More than half of Australians (62%) are concerned about the rising cost of living and 31.1% said they spend over a whopping $100 per person per week, a survey of 1005 Australians by comparison site Savvy found.
The research also found that, although we’re concerned, we’re prepared to take action — 48% of Australians said they plan to buy fewer groceries if inflation continues to rise and 56% intend to switch to cheaper brands.
If you’re among those who are worried you won’t be able to afford what you normally would, we tapped Bill Tsouvalas, CEO and personal finance expert at Savvy, to share some things you can do to start saving now.
Compare and Consider Switching Mobile and Internet Providers
“Mobile and internet providers bank on us being too lazy to compare other services. We tend to stick to what we know. Making a shift can save you money, however. Try calling at lunchtime or comparing online. Competing providers really want to steal customers, so this gives you a bargaining edge. Again, it comes down to time.
“Switching to a lower plan is also an option. Many of us rely on free WIFI for calls and messages, so actual data, minutes and texts are less of an issue than they used to be. You might find you get along just fine with a cheaper plan.”
Look at Cutting Down on Your Energy Use
“The biggest saving when it comes to energy comes from the switch to rooftop solar. The downside is the large initial outlay, however. Though, this is coming down year on year. If you’re buying a new home, look for one with solar already installed.
“In the home, energy-efficient appliances can save you a lot over their lifetime. Again, the more energy-efficient, often the higher the purchase price. Buying better appliances on sale is the best way to save. Plan your purchases in advance and have the money ready to invest come Boxing Day or Black Friday sales. Thinking ahead is key. Also, if you haven’t already, switch to long life, efficient light bulbs.
“Better roof space insulation is also a good way to save. If you have an older home, it may need a relook. If you’re renting, consider talking to your landlord about it. It’s something that’s out of sight, out of mind for most of us.
“When renting, avoid boxy townhouses with no awnings over windows. So many new buildings have no way to stop the harsh summer sun from beaming directly in your window. The result is a hot box that can only be cooled by cranking the AC.
“Checking the seals on windows and doors, sliding doors especially can go a long way to reducing loss of heat or cold coming in. Many sliding doors, especially in rentals, have this issue. You can address it with your landlord, or lay something along the door frame to counter the problem.”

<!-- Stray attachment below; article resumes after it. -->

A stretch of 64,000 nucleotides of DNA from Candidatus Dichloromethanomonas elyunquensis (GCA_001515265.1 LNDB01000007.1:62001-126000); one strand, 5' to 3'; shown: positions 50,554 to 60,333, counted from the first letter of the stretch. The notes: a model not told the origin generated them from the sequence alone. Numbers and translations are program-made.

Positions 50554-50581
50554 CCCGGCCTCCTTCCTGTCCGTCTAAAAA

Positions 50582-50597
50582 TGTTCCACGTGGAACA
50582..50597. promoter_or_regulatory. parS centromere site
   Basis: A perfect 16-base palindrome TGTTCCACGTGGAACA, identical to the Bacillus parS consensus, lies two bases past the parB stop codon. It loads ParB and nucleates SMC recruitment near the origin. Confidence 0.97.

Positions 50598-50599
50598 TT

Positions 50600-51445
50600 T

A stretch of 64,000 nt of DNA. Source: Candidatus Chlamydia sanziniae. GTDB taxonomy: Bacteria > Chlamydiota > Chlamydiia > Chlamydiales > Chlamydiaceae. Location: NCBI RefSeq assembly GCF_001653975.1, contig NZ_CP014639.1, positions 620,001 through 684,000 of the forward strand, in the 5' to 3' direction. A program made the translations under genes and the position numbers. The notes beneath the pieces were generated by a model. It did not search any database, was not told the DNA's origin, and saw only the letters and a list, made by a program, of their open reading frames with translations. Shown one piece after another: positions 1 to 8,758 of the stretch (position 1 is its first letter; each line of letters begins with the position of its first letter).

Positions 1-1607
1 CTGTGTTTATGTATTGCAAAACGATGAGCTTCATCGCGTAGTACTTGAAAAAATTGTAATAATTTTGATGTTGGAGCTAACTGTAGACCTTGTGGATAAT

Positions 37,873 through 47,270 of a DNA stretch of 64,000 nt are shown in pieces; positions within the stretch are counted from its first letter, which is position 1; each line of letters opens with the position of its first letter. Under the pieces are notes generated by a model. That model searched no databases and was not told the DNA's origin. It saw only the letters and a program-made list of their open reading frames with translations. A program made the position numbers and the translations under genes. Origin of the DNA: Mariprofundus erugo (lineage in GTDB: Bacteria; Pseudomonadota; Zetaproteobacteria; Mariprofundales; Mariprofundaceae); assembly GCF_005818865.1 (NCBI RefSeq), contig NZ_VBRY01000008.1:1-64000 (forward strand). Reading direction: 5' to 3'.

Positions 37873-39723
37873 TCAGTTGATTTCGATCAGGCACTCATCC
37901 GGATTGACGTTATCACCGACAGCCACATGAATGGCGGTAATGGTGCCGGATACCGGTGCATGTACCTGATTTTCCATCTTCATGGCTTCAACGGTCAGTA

Rethink Your Commute
“The daily commute is a tricky one, since we have one or two best options. Many people like to park and walk, or park and cycle if they have the time and opportunity to do so. Working from home has been a boon for many, who have cut out a lot of daily travel and saved big on time and money in the process.
“E-bikes are revolutionising the daily commute, since they are faster and require less exertion than regular cycling. You will have to decide if they make sense financially. Are you going to commit and use it regularly to get the value? If so, great. Prices on e-bikes seem to be steadily decreasing year on year as the technology improves, so it may become a more attractive option as time goes on.
“Much overlooked and possibly less sexy is carpooling or ride sharing. Fuel prices as they are, it may be a real money saver and more practical now COVID restrictions have eased.”
Actually Make a Budget
“Keeping track of how much your life costs you per week, per month and per year is a really valuable process. If you know it costs you however much per day just to cover expenses, then you will be more mindful of converting this into hours worked. Also, it’s easier to say no to questionable purchases when you have this figure in mind. I find it helps me be a better saver.
“For many of us, budgets blow out when it comes to socialising and going out. The key is to save first, with automatic direct debits into savings accounts or investment accounts, if possible, then give yourself an allowance for the rest of the week.
“Do a major grocery shop on the day or week you get paid, then at least you have food in the fridge. Agree with friends to meet at someone’s house and cook instead of going out. This way you get to socialise and save. Avoid Uber Eats or delivered takeaway if you can.
“Budgeting is really about planning. The more you plan ahead, the more you can save.”
Look at Your Recurring Payments
“We often sign up for things and lose interest or forget we subscribed. It’s a good idea to cancel recurring payments for everything you sign up for (say a year long subscription) , so it doesn’t automatically renew.
“Again, providers rely on us forgetting or not worrying about these repayments. Consider though, how many of us know off the top of our head what our weekly total of health insurance, car insurance, car rego, music streaming, Netflix and audio book subscription comes to? Obviously, the first couple are must-haves, while the others are optional. All of this adds up however and drains our bank account without us doing anything.”